Weichert Real Estate has created an in-house online lead network that may well be the industry’s first substantial Internet lead business inside of a existing full-service real estate company. The Weichert Lead Network opened for business 11 months ago and today shovels piles of leads into the hands of Weichert’s 11,000 sales associates, according to Bret Violette, president of the Weichert subsidiary.

“What we saw (at other companies) was (that) it was largely one or two people who fielded Internet inquires, usually it is the relocation department. We thought the opportunity was much bigger than that, so we built a cradle-to-grave system to capture and convert Internet opportunities,” Violette said Wednesday during an Inman News audio conference, “How one big broker is parlaying leads off the Web.”

The success of companies that collect and distribute leads online has given real estate brokers and agents a new source of business–and a new topic of controversy. Weichert has taken matters into its own hands and decided to capture as many Internet leads as it possibly can through any available means. The brokerage is one of the largest independent regionals in the country and has 200 offices in the Eastern United States.

Weichert Lead Network utilizes multiple online strategies to capture Internet leads that then are prescreened by a call center and handed off on the telephone to a Weichert sales associate, who pays Weichert Lead Network a referral fee on any closed transaction. The goal isn’t to turn the lead network into a significant profit center, but rather to “create the maximize number of quality leads” for the sales associates, Violette said. The referral fees help pay for the Internet marketing, the lead network staff and operations and the technology.

The service relies on every opportunity to pull prospective buyers and sellers into the Weichert Lead Network system. That includes direct Internet advertising, partnerships with other lead generation companies and distribution of Weichert listings to other Web sites.

“If you are interested in buying or selling real estate within the Weichert footprint and you use the Internet, which third-quarters of consumers do these days, we want to get in front of you and introduce you to our company. That could encompass search engine optimization, we are a substantial pay-per-click player and other things. We may lose to a lead generation company on a search engine, for example, but with some of the partnerships we have with these companies, we have a second chance to capture that customer. We believe in heavy content syndication, which is the packaging of our listings onto other major Web sites where consumers like to search for real estate,” Violette said.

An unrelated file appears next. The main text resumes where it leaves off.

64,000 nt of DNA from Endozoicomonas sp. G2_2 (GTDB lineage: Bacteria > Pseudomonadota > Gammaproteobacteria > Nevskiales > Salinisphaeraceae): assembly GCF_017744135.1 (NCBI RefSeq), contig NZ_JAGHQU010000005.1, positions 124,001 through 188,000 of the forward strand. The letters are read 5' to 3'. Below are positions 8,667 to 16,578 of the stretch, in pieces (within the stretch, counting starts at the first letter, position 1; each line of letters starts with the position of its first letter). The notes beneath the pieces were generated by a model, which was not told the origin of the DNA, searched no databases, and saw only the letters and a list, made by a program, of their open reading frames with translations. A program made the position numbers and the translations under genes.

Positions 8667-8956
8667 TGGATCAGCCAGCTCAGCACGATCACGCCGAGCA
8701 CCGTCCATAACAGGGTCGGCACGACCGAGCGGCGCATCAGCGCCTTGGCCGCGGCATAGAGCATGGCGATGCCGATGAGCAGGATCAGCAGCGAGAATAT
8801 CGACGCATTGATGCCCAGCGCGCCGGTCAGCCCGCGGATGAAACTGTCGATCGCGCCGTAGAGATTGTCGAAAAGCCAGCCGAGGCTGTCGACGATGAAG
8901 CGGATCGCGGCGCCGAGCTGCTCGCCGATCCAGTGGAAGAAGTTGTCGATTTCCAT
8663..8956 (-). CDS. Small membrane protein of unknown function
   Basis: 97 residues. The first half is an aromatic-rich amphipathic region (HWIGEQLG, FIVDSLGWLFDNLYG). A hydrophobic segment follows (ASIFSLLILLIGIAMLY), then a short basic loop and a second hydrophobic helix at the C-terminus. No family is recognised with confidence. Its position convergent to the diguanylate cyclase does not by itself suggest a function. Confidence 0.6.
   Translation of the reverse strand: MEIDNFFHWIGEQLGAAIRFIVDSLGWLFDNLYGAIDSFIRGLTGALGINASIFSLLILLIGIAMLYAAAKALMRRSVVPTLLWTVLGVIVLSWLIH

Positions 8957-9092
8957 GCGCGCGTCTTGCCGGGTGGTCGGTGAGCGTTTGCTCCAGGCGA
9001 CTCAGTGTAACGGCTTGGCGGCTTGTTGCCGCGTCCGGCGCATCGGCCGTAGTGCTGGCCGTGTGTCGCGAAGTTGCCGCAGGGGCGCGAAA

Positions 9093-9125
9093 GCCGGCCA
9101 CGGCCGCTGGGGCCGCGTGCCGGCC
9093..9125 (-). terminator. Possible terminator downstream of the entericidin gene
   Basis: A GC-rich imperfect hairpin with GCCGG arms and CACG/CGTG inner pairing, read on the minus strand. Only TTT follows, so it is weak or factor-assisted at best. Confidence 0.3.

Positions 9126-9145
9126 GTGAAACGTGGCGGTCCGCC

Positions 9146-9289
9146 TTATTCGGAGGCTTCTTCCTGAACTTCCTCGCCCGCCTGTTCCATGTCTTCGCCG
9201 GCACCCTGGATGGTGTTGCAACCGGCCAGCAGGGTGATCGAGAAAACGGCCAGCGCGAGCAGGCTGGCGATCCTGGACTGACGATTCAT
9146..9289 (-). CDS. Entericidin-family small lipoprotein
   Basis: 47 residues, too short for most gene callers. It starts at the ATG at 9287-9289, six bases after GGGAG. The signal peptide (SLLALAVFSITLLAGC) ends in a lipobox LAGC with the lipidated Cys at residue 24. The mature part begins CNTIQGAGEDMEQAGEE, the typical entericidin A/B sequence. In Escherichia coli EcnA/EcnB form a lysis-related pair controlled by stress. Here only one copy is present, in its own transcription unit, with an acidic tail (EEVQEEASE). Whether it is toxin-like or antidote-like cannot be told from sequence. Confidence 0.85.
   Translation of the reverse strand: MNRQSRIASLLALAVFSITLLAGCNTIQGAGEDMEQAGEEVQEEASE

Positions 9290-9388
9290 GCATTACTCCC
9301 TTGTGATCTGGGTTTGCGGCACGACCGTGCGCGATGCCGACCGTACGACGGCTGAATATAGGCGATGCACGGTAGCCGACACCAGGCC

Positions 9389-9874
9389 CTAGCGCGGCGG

The strategy clearly encompasses both build-it-yourself and buy-from-someone-else components.

“We just think it makes sense to build the capability in-house rather than relying on third-party vendors to supply 100 percent of your Internet lead opportunities,” Violette said.

Weichert’s technology relies on “business rules and algorithms” to qualify the leads and a computer program decides which sales associates to call while a call center employee qualifies each lead. Violette said if the first sales associate to can’t take the call, the computer will simply dial the next person in line. Multiple sales associates can be tried in a short period of time while the prospect is in contact with the call center operator.

Local sales managers select which sales associates will participate in the program and the mangers have real-time capabilities to evaluate how each sales associate’s performance and track record. So far, the system generates plenty of opportunities, according to Violette.

“The challenge we have is adding enough people in some of our offices–a nice problem to have,” he said.

The system also relies on other Web sites, especially Web sites operated by major local newspapers, to capture prospects and lead them into Weichert’s lead network. The lure is Weichert’s own listings, which are packaged and syndicated to NJ.com, washingtonpost.com, NYTimes.com and Philly.com, among others.

Prospects who ask to be connected with a specific listing agent are connected to that person, who is not charged a referral fee even if a transaction closes from the lead. If a caller inquires about a particular listing, but doesn’t specify the listing agent, that agent gets first crack at the hand-off call and owes a referral fee to the lead service if a transaction closes. Violette said Weichert expects a lot of listings agents to convert both sides of the transaction when a buyer is identified through the online lead system.

Violette discouraged other brokers from trying to build similar systems that potential would compete with Weichert’s setup. He said such a system has to be complete end to end and quite large to warrant the investment and he doubted whether other brokers would have the wherewithal and infrastructure to replicate Weichert’s system.

“If a company is willing to invest millions of dollars and dozens of people, it is fine for them to do so, but it is difficult to do, unless you can convert a substantial number of transactions to help pay the bills. Unless you have something this big and complete, it could become a very expense and a big money-losing proposition,” he said.

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